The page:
Eiseley was the son of Clyde Eiseley and Daisey Corey.
and Daisey Eiseley
born on September 3, 1907 in Lincoln, Nebraska.
did not have an easy childhood. His father worked a lot and spent
most of his time away from home.
mother was deaf, had a tendency to be irrational and was rather destructive.
His family lived near the edge of the town, making them somewhat removed
from the Lincoln community. However, this somewhat contributed to
his interest in the natural world. He often played in the caves and
creek banks around his yard and later put these materials in his writings.
of the book Robinson Crusoe from his brother Leo prompted Eiseley
to teach himself to read.
Grace and Uncle Buck allowed Eiseley to stay with them and helped
him out financially. They took him to the Morrill Hall where he first
started his extreme interest in fossils. With the help of his grandmother,
Malvina Corey, he made heads out of clay. Practicing with reading
material from his public library he soon was able to read very well.
the illness and death of his father, he dropped out of high school
and worked at various jobs. He eventually enrolled in the University
of Nebraska where he wrote for the Prairie Schooner, and went on digs
for the Museum. Again his education was brought to a halt when he
was diagnosed with Tuberculosis in 1933.
awarded a Bachelor of Sceince Degree in English and Geology/Anthropology.
Eiseley went on to receive his Ph.D. from the University of Pennsylvania
in 1937. While at the University of Pennsylvania he was heavily influenced
by the head of the Department of Anthropology, Frank Speck. Speck
was LorenÕs personal magician during his youth. He gave Loren the
ideals he needed to seal his final character in place. They had similar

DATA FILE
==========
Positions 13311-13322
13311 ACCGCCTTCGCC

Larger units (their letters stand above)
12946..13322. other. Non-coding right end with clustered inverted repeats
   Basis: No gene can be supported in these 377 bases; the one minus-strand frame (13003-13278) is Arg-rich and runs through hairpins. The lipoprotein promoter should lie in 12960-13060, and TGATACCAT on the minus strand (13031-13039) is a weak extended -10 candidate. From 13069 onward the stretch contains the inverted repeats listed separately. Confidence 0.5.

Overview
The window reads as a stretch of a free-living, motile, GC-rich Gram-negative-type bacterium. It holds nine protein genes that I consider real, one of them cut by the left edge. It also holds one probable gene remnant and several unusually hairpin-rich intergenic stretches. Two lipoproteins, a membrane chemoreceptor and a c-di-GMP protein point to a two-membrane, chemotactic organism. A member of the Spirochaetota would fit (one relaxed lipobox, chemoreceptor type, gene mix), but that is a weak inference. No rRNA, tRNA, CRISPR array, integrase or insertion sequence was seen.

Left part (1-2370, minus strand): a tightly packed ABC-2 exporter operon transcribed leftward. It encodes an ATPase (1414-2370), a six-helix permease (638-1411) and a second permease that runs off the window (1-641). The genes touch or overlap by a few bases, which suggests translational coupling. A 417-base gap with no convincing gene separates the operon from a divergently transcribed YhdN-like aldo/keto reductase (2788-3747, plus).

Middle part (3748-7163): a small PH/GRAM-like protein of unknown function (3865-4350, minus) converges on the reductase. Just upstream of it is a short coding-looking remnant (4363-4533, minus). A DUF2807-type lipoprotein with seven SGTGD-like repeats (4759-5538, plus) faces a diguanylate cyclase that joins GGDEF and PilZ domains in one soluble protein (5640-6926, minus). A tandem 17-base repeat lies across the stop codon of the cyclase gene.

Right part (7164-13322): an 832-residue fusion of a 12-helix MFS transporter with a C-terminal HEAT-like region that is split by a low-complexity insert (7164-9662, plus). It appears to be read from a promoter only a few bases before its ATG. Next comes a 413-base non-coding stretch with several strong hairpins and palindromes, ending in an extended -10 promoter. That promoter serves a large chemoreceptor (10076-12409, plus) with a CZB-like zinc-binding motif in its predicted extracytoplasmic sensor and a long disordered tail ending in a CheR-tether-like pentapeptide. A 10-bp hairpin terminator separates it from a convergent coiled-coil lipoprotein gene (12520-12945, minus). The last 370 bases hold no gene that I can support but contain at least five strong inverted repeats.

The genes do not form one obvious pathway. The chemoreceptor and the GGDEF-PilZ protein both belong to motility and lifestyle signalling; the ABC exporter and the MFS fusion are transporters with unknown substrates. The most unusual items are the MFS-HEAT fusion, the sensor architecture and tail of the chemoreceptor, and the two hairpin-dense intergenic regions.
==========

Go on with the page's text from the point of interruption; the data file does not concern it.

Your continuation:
yet different views on life and death. Speck helped shape who Loren
began a teaching career at the University of Kansas in the Department
of Sociology and Anthropology in 1937. In 1939, Loren married Mabel
Langden of Nebraska. In 1947 he returned to Pennsylvania as head of
the Anthropology Department.
and Loren Eiseley
was very concerned with environmental issues and he served on the
U.S. Department of the InteriorÕs advisory board on national parks.
In 1949 he was elected president of the American Institute of Human
Eiseley was best known for his examination of human evolution. In
1942, the Scientific American published his first essay, "The Folsum
Mystery." He is known for the many personal essays he wrote. Such
essays deal with the history of civilization and our relationship
with the natural world. His first best known book , The Immense Journey,
was published in 1946. This book established him as a writer who could
combine science and humanism. He then began being recognized nationally
and internationally and was given major prizes and honorary degrees
for his work. In 1958, his book DarwinÕs Century was awarded the Phi
Beta Kappa prize for best book in science. From 1959 to 1961, he was
appointed Provost at the University of Pennsylvania and was then named
Benjamin Franklin Professor of Anthropology and the History of Science.
dealt with the history of the civilization and our relationship with
the natural world. The publication that Loren Eiseley is most well-known
for is The Immense Journey, establishing him as a writer with a unique
ability to combine science and humanism. The Immense Journey is a
collection of essays, many of which owe their origins to early Nebraska
experiences. From this point on, Loren Eiseley wasknown nationally
and internationally and given major prizes and honorary degrees for
his unique work.
1969 to 1977, Eiseley published many volumes of personal essays and
poetry. Those publications include: The Invisible Pyramid, The Unexpected
Universe, The Night Country, Notes of an Alchemist, The Star Thrower,
and Another Kind of Autumn. In 1971 he was elected to the National
Institute of Arts and Letters. His autobiography, "All the Strange
Hours," was published in 1975 and was said to be one of his finest
Eiseley died on July 9, 1977.
Document Written by Sadie Anderson Retrieved on April 2002 at http://emuseum.mnsu.edu/information/biography/abcde/eiseley-loren.html
and Edited by Amanda Stahlnecker 2002